improve the specificity of the STAT1 methylation samples.
Another critical parameter affecting the specificity of
methylation-specific PCR is the design of the primers. Suitable
and specific primers can enhance the success rate of the entire
PCR. In general, primers should be designed to amplify
a region that is 80e250 bp in length, and should contain
enough cytosines in the original sequence to assure that
unmodified DNA will not serve as a template for the primers
. The new primers that we designed contained three CpG
sites to amplify a 113-bp DNA fragment. In contrast, the prior
published primers contained only one CpG site to amplify
266-bp nucleotides. Low characterization efficacy in the
primer could be the key issue leading to false-positive results.
By increasing the CpG sites in the primer design, we
approached the appropriate DNA length and were able to
improve the specificity of our assay for STAT1 methylation.
DNA hypermethylation of gene-associated CpG islands
results in either downregulation or complete abrogation of
gene expression. Gene expression should be checked to
confirm the biological effect of gene methylation. Suzuki et al
have reported that the methylation of promoters correlates
with low or no transcription . Many examples also have
demonstrated that methylation of tumor suppressor genes such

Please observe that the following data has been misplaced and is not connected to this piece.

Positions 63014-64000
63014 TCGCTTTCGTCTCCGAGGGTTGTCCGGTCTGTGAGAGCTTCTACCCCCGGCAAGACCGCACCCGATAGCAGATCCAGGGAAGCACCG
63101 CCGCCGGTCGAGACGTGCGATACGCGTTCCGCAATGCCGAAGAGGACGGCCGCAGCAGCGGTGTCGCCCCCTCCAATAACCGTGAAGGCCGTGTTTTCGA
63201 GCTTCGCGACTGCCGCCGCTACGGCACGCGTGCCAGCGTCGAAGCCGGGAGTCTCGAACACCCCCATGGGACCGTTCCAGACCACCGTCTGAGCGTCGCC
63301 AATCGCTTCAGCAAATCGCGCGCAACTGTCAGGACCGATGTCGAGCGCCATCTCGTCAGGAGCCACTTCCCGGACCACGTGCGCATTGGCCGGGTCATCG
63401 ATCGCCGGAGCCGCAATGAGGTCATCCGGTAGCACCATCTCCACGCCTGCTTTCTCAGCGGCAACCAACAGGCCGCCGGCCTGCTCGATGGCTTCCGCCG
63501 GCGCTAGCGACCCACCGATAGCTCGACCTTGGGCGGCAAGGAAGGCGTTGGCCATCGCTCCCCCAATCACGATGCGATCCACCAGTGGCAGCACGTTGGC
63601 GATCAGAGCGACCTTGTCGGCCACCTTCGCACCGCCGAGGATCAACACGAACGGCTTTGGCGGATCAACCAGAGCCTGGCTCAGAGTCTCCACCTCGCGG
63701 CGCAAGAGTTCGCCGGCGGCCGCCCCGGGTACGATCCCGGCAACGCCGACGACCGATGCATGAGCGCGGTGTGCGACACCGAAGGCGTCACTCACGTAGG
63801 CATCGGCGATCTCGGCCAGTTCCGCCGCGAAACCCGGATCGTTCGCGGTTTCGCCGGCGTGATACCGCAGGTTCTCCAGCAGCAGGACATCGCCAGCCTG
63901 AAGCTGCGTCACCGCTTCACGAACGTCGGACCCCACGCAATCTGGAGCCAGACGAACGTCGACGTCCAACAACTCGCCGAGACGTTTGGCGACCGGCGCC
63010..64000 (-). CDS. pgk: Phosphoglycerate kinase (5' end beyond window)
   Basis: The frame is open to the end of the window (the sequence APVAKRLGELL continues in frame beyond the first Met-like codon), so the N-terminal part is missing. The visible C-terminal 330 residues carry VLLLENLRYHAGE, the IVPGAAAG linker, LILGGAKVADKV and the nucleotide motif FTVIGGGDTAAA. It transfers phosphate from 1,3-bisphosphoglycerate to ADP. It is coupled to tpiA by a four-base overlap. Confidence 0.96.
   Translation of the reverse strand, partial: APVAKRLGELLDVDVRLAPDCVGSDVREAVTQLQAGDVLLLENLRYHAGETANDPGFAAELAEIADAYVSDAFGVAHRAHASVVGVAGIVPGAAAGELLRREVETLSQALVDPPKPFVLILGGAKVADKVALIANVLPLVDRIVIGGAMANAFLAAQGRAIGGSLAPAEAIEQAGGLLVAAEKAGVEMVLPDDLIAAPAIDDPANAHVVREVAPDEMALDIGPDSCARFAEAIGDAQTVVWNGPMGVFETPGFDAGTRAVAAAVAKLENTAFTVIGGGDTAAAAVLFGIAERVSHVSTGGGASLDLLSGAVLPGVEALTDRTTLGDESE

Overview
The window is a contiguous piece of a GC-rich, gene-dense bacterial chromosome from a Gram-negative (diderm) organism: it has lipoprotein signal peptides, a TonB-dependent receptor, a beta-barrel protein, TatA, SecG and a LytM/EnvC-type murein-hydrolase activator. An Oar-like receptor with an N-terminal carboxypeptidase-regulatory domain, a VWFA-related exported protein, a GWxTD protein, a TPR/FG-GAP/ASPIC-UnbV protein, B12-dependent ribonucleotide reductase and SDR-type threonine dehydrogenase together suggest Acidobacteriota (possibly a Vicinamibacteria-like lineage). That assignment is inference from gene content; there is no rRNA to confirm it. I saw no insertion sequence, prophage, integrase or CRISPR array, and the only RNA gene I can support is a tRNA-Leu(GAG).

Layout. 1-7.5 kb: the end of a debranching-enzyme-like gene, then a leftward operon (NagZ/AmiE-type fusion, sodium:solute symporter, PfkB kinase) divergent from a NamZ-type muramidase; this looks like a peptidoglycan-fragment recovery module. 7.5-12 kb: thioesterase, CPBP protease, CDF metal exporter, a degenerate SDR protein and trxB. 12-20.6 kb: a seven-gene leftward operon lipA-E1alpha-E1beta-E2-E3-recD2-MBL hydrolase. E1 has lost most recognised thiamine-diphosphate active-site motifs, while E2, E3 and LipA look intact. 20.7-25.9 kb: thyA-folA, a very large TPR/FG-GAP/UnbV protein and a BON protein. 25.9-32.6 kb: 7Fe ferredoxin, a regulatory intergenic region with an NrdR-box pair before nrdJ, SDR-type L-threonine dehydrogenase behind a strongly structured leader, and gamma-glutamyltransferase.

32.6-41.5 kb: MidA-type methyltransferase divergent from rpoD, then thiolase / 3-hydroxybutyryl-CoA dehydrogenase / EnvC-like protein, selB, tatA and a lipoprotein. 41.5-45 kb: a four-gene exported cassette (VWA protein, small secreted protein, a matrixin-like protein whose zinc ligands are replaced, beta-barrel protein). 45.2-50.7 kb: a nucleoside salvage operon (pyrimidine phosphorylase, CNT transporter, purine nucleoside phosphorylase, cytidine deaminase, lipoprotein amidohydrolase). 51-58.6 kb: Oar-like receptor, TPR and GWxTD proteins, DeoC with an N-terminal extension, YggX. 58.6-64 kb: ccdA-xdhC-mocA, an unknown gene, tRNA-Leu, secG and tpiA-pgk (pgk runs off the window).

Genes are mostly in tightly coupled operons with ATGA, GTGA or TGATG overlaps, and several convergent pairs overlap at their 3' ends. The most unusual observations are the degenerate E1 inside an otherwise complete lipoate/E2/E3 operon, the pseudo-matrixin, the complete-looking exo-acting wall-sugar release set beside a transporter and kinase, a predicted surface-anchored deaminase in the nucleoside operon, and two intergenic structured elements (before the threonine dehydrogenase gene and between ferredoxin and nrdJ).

as BRCA-1 , RASSF1A , PTEN , and P16 
can result in gene silencing and then carcinogenesis. In the
current study, we also used RT-PCR to confirm the mRNA
expression level and to validate the post-transcriptional
Fig. 4. Expression of STAT1 mRNA in various ovarian cancerous samples. The
expressions of STAT1 mRNAwere lower in the S1 and S2 samples than in the
S3, S4 and S5 samples. STAT1 ¼ signal transducer and activator of tran-
Fig. 3. STAT1 promoter methylation detected by the new primers in various ovarian cancerous samples. (A) CE analysis of the PCR products using the new
primers. A1: methylated PCR products as indicated by the arrows. A2: Unmethylated PCR products as indicated by the arrows. (B) AGE analysis of the PCR
products using the prior published primers. The S1 and S2 samples showed STAT1 methylation, but the S3, S4 and S5 samples showed STAT1 nonmethylation. (C)
Direct DNA sequencing analysis of STAT1 gene. C1: S1 sample. C2: S3 sample. S1 was STAT1 methylation and S3 was STAT1 unmethylation. The results were
compatible between the CE, AGE and direct DNA sequencing analyses using the new primers. AGE ¼ agarose gel electrophoresis; CE ¼ capillary electrophoresis;
PCR ¼ polymerase chain reaction; STAT1 ¼ signal transducer and activator of transcription 1.